Southsea

From Academic Kids

Template:GBdot Southsea is a seaside resort located in Portsmouth at the southern tip of Portsea Island in the County of Hampshire in the United Kingdom.

Contents

History

In 1544 Henry VIII built the fort which became known as Southsea Castle. Although it would not have been called that at the time it is recorded as ‘Southsea Castle' in a map of 1724.

In 1809 a new suburb began to grow. It became known as Southsea after the castle. The first houses were built for skilled workers in the 'mineral' streets (Silver Street, Nickel Street etc).

Around 1810 Hampshire Terrace, Landport Terrace, King’s Terrace, Jubilee Terrace and Bellevue Terrace were built adjacent to the town walls. Nowadays they form an almost continuous road between the City Center and the beach.

Southsea remained small until 1835. The area between Castle Road and Victoria Road South was built up between 1835 and 1860 as housing for middle class families. A prominent architect during this period was Thomas Ellis Owen who built properties in Kent Road, Queen’s Terrace, Sussex Terrace and Portland Terrace.

By the 1860's the suburb of Southsea had grown along Clarendon Road as far as Granada Road. In 1857 Southsea gained its own Improvement Commissioners responsible for paving, cleaning and lighting the streets.

After the 1870s, east of Victoria Road, there was new building in the Campbell Road / Outram Road area.

As building proceeded most was put up in the cramped manner typical of much of Portsmouth, a city where space is at a premium.

Recent History

On June 5 1994 a drumhead service attended by President Clinton and HM Queen Elizabeth II was held on Southsea Common in front of the War Memorial. The event to commemorate the 50th anniversary of D-Day was also attended by over 100,000 members of the public. Historically, a blessing before battle was offered during a drumhead service which is conducted in the field with the drums forming the altar and the colours serving as the altar cloth.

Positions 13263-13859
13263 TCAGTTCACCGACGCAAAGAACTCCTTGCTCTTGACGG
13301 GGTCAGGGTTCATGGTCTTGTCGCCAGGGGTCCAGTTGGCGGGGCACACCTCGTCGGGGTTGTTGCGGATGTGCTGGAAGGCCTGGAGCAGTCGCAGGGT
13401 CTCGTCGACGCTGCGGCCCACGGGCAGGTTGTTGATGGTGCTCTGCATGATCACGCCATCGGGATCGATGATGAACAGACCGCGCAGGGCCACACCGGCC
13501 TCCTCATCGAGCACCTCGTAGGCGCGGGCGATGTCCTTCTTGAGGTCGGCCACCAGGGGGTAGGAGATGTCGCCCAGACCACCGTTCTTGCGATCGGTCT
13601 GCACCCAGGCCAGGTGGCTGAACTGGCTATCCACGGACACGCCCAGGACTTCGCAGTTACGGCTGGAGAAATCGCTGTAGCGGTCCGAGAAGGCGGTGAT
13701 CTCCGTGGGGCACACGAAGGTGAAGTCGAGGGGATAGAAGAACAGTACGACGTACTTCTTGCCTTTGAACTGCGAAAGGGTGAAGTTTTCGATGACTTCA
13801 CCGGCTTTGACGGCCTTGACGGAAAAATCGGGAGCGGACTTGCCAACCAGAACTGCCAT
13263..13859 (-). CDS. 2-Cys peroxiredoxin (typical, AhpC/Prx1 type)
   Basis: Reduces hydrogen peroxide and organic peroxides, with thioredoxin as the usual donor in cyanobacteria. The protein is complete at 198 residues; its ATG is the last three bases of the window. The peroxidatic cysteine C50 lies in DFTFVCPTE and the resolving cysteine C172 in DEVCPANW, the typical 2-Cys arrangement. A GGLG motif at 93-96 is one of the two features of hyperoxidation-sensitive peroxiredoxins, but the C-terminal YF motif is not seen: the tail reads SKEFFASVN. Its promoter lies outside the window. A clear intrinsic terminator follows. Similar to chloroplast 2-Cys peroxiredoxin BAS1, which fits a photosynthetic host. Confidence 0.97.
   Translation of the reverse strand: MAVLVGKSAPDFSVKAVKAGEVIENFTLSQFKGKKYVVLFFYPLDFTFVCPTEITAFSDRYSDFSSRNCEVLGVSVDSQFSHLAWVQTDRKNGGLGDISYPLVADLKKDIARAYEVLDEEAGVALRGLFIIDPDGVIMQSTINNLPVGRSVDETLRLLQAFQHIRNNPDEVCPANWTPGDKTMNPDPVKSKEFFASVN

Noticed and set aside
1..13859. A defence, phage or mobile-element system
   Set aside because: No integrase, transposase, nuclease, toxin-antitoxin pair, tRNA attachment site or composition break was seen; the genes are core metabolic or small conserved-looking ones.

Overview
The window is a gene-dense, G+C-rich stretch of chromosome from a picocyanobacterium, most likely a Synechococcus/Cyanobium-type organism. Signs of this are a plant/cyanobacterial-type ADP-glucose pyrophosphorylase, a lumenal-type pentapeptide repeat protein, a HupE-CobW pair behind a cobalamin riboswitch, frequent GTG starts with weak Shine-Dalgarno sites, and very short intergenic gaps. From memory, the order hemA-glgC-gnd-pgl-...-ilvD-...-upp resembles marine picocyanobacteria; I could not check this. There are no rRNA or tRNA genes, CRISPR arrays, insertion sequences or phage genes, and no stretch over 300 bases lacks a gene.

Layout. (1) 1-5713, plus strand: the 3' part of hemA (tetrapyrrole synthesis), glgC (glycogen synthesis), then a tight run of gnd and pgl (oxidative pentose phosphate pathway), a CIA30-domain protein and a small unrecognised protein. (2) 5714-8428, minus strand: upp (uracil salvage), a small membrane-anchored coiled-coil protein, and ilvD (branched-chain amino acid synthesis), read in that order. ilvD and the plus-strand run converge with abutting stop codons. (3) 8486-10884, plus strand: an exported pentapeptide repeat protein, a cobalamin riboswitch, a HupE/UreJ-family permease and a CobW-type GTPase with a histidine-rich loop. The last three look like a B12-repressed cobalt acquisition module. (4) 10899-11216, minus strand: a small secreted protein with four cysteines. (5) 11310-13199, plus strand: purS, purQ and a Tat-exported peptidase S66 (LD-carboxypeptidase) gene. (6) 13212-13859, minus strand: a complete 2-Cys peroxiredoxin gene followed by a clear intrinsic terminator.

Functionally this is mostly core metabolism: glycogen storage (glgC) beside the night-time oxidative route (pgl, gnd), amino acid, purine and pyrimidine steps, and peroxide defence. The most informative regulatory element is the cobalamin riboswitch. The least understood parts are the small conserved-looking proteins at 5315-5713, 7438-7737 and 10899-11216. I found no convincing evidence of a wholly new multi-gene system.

In September 2000 parts of southsea were flooded when the pumping station which normally pumps surface water out to sea was itself flooded during a particularly heavy storm.

Architecture

Much of southsea was designed by the architect Thomas Ellis Owen. Although some of his buildings were destroyed in World War 2 and some have since been unsympathtically modernised his work still shapes the architecture of modern Southsea. The majority of Owen's Southsea is now protected by a number of Conservation Areas or by being Listed Buildings.

Tourist Attractions

The Southsea beachfront is stony and has two piers: South Parade Pier and Clarence Pier; both house amusement arcades and South Parade Pier also contains a ballroom and a bar area. Clarence pier is adjacent to a permanent funfair.

To commemorate the millennium a scenic walk was created which runs to Gunwharf Quays from Southsea seafront. There is a pavement route or you can just follow the blue street lamps!

There are a number of miniature golf courses, a skateboard park and public grass and clay tennis courts.